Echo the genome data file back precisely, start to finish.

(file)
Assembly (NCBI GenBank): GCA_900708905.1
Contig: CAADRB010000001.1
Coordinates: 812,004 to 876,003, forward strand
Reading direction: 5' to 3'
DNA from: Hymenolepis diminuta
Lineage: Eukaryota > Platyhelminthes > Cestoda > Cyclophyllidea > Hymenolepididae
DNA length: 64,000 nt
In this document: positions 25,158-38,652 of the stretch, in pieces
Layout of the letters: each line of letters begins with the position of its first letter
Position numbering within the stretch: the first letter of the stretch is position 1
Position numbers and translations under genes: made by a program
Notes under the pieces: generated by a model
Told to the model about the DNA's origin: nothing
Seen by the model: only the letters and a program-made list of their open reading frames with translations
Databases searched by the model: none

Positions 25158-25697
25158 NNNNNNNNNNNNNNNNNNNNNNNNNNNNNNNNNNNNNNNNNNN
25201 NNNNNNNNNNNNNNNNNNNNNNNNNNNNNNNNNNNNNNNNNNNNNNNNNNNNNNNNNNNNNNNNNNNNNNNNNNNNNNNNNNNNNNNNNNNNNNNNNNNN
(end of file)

Assembly (NCBI GenBank): GCA_900708905.1
Contig: CAADRB010000001.1
Coordinates: 812,004 to 876,003, forward strand
Reading direction: 5' to 3'
DNA from: Hymenolepis diminuta
Lineage: Eukaryota > Platyhelminthes > Cestoda > Cyclophyllidea > Hymenolepididae
DNA length: 64,000 nt
In this document: positions 25,158-38,652 of the stretch, in pieces
Layout of the letters: each line of letters begins with the position of its first letter
Position numbering within the stretch: the first letter of the stretch is position 1
Position numbers and translations under genes: made by a program
Notes under the pieces: generated by a model
Told to the model about the DNA's origin: nothing
Seen by the model: only the letters and a program-made list of their open reading frames with translations
Databases searched by the model: none

Positions 25158-25697
25158 NNNNNNNNNNNNNNNNNNNNNNNNNNNNNNNNNNNNNNNNNNN
25201 NNNNNNNNNNNNNNNNNNNNNNNNNNNNNNNNNNNNNNNNNNNNNNNNNNNNNNNNNNNNNNNNNNNNNNNNNNNNNNNNNNNNNNNNNNNNNNNNNNNN